Things that we might have expected ... for instance, when we looked at history of MI [myocardial infarctions] at any time, it was very low in both groups. For the HIV infected it was just four persons, or 6%. Only seven persons over 50 had a known diagnosis of coronary artery disease. Equal or very similar numbers had diabetes: 13% in our group; 11% in the other group.
Hypertension was a significant difference. I can't really explain that. That might be the sample size. Other people have seen more hypertension in HIV than non-HIV [infected people] but attribute that to metabolic syndrome. I can tell you that between the two, since we matched on all these other parameters, there was no significant difference in rates of metabolic syndrome.
Another thing was, when we looked at bone mineral density -- in the NHANES [cohort] they don't look at lumbar, spine, bone mineral density -- and that, in HIV-infected people, tends to be a little bit lower. Overall, there was not a big, significant difference in bone mineral density and T scores, which was somewhat surprising from other data.
On the other hand, these people have been on HAART for a mean number of seven years. We have done some other studies, looking at longitudinal bone data over time, and it seems like, when you first start HAART, you have a dip, and then it seems to slowly maybe go up and stabilize. I think we are catching these people at a different snapshot time point. Maybe by this time they have stabilization on HAART, and because of age, the HIV-negative group has kind of caught up to the HIV-positive group, and they were similar.
Same thing with maybe risk of heart disease or diabetes. When you are looking purely at more people that are now older, and you're looking at an effect of age, it's more significant -- the effect of age is now more significant than HIV or HAART, and may explain why there is a similarity.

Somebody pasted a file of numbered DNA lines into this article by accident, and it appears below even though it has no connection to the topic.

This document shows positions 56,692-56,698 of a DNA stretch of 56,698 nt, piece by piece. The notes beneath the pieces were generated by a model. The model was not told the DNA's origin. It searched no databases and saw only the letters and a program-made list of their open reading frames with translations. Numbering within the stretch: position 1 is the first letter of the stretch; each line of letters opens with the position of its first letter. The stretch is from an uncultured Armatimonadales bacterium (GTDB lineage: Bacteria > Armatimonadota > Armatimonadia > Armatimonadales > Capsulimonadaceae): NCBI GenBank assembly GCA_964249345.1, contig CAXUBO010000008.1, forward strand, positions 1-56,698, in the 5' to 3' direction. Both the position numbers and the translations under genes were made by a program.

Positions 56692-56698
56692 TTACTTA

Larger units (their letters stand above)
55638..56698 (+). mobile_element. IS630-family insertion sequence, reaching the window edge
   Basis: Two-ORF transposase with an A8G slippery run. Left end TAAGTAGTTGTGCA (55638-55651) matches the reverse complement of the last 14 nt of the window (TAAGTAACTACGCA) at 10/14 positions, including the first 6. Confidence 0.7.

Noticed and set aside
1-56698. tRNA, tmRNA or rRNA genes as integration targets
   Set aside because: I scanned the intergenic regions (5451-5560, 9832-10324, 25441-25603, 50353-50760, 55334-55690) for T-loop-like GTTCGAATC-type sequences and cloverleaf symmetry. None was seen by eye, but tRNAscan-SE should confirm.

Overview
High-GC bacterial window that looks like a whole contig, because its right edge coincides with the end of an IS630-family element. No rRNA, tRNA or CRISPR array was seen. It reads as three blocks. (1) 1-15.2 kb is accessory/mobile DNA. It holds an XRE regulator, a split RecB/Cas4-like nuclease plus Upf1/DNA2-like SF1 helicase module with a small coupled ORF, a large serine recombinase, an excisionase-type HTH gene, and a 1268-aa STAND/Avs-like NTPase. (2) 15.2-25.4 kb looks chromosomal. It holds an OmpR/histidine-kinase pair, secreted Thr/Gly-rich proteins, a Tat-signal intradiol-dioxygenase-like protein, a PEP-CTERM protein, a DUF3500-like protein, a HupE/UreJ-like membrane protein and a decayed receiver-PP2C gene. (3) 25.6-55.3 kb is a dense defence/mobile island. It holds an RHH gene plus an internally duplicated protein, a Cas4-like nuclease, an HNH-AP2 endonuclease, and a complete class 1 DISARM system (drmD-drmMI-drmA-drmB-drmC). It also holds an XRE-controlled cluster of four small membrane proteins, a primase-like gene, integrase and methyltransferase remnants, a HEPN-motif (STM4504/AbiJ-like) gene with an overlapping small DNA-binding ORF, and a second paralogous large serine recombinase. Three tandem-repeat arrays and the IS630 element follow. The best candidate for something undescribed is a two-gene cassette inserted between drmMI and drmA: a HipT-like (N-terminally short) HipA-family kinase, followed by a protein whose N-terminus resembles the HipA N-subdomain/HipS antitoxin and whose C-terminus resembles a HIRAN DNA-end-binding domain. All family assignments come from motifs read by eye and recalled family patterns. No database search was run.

Do you know how long these people have been infected?
I think it was a mean of 10 years. And that was time since HIV diagnosis. It's hard to say; that's when they were diagnosed.
I see that they were mostly on PI [protease inhibitor] regimens?
Yes, they were. So a lot of the data on metabolic complications are on PIs. My response to that is that most of those studies on PIs, they started way back when we didn't have very metabolically friendly PIs. We don't have people on some of those earlier regimens so much anymore. I can thank some of my other colleagues who changed them to friendlier regimens! And the nukes, too. We changed nukes, too. We are not on d4T [generic name: stavudine; brand name: Zerit], AZT [generic name: zidovudine; brand name: Retrovir] ... I mean, we really are on non-thymidine analogs now.
But we don't see a big difference in renal function. We use a ton of tenofovir [brand name: Viread; also known as: TDF] in our clinic. But again, it may be that the effect of aging is now more important than the effect of a drug. We don't know data that people have been on tenofovir for such a really long time. Again, this is just what I have heard. Also with that drug, there seems to be a stabilization over time. But we need ...
[Background discussion with Judy Aberg, M.D.]
They have been on HAART a long time, so I don't think they started on tenofovir and that means other things. They wouldn't have been on it a really long time. We need more longitudinal data. We're working with the University of Pennsylvania to try and get more patients. They just haven't given us their data. So we're going to try and get more. I give the credit to my fellow, who individually has gone to every clinic and recruited these people.
Great. Thank you very much.